The more I read them, the more these continuing reactions to the cover of The New Yorker are making me cringe. I mean, really... do stamp collectors associate themselves so closely to stamp collecting that a representation of their hobby could evoke such emotion - especially emotions in the guise of analysis? It's the sort of thing that, if I am being honest, makes me want to distance myself from the whole thing. Or maybe I should say distance myself further. A person I respect a lot accused me this week of something, saying I "kinda hate everything lately- all you see are suckers, everywhere. For real man... It IS just beer..." He was, of course, right. But so was I. I have come to see things like that because they has become so entrenched in the hobby. Suckers of all sort. From pompous spokespersoning to big craft hucksters to self-consulting appointed gurus to rampant opportunistic inflation... good beer has been saddled with it all. The magazine cover has acted as some sort of Rorschach test that has drawn out craft beer's defenders and detractors in a way that has left me fed up with the lot. It tells me that somehow we have made it all so precious and difficult - even if in the image the incidental faces in the background just express simple pleasure. And to what end have these precious complications been imposed? Who does it serve?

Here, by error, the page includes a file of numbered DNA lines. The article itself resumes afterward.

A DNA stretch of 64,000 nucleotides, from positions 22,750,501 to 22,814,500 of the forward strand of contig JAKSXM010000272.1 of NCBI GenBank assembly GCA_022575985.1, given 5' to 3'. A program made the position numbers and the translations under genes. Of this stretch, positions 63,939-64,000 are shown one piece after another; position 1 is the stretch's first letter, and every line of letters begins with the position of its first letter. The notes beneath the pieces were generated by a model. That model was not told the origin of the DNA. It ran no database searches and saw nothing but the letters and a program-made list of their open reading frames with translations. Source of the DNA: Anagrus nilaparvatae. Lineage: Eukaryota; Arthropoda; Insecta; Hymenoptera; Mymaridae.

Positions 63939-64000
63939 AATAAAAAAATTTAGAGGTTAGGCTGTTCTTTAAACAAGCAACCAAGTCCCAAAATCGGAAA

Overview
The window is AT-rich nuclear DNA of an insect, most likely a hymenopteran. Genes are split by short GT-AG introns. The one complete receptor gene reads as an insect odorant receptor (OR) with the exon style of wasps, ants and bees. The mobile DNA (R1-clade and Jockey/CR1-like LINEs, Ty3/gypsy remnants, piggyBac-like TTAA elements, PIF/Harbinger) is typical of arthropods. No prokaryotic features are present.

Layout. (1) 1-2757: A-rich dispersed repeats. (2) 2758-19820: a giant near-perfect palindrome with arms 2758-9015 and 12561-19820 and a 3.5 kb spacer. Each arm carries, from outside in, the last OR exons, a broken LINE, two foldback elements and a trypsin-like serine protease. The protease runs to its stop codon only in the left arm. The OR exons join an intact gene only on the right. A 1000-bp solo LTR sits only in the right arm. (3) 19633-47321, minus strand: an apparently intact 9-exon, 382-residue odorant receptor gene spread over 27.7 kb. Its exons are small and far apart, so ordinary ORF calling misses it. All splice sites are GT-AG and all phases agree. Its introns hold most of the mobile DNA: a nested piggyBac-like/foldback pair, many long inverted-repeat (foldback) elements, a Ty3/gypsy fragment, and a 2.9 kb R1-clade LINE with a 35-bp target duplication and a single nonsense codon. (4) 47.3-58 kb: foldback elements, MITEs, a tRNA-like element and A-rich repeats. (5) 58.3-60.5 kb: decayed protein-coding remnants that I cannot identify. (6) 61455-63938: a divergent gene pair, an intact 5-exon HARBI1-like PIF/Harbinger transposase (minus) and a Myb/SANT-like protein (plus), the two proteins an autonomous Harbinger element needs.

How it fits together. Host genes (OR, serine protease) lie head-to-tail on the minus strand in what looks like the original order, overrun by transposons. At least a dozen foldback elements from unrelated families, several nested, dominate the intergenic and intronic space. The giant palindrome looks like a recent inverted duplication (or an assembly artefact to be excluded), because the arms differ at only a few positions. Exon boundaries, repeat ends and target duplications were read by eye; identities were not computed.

Much to my shock and surprise, however, the new video ad for the beer industry in the UK above - and described here by Pete and by B+B here - actually enunciates another view of good beer which, for me, gives hope or at least a form of relief from those infected with a bad case of the cause. I watched it first last evening when the room was noisy and first really only followed the images. I kept thinking how scene followed scene I could agree with. Hell, the second last image even looks a lot like a shaker glass to me. The horror. You know, had I known in 2003 that good beer would take on all the characteristics the cover of The New Yorker and the responses to it exposed, I wonder if I would have spent a decade thinking and writing about it. What else could I have done with the spare time in that 20% of my life to date? The message in the video, however, is one I can buy into. It's accepting. It's a broad church with many pews. It's about the welcoming normalcy of beer even if the message is also that good beer is a worthwhile pleasure and should be pervasive. Good beer in the community. Not a "beer community" anywhere to be seen. And it doesn't just make me want to have a beer. It helps a bit to validate or maybe just place whatever all this is that I have been doing. Other things likely interest you. That's fine. But me? It makes me want to go figure out what John Cabot carried along in the hold as he sailed to North America in 1497. Because that is the sort of thing about beer that's interesting to me.
And I probably should have got to that a long time ago.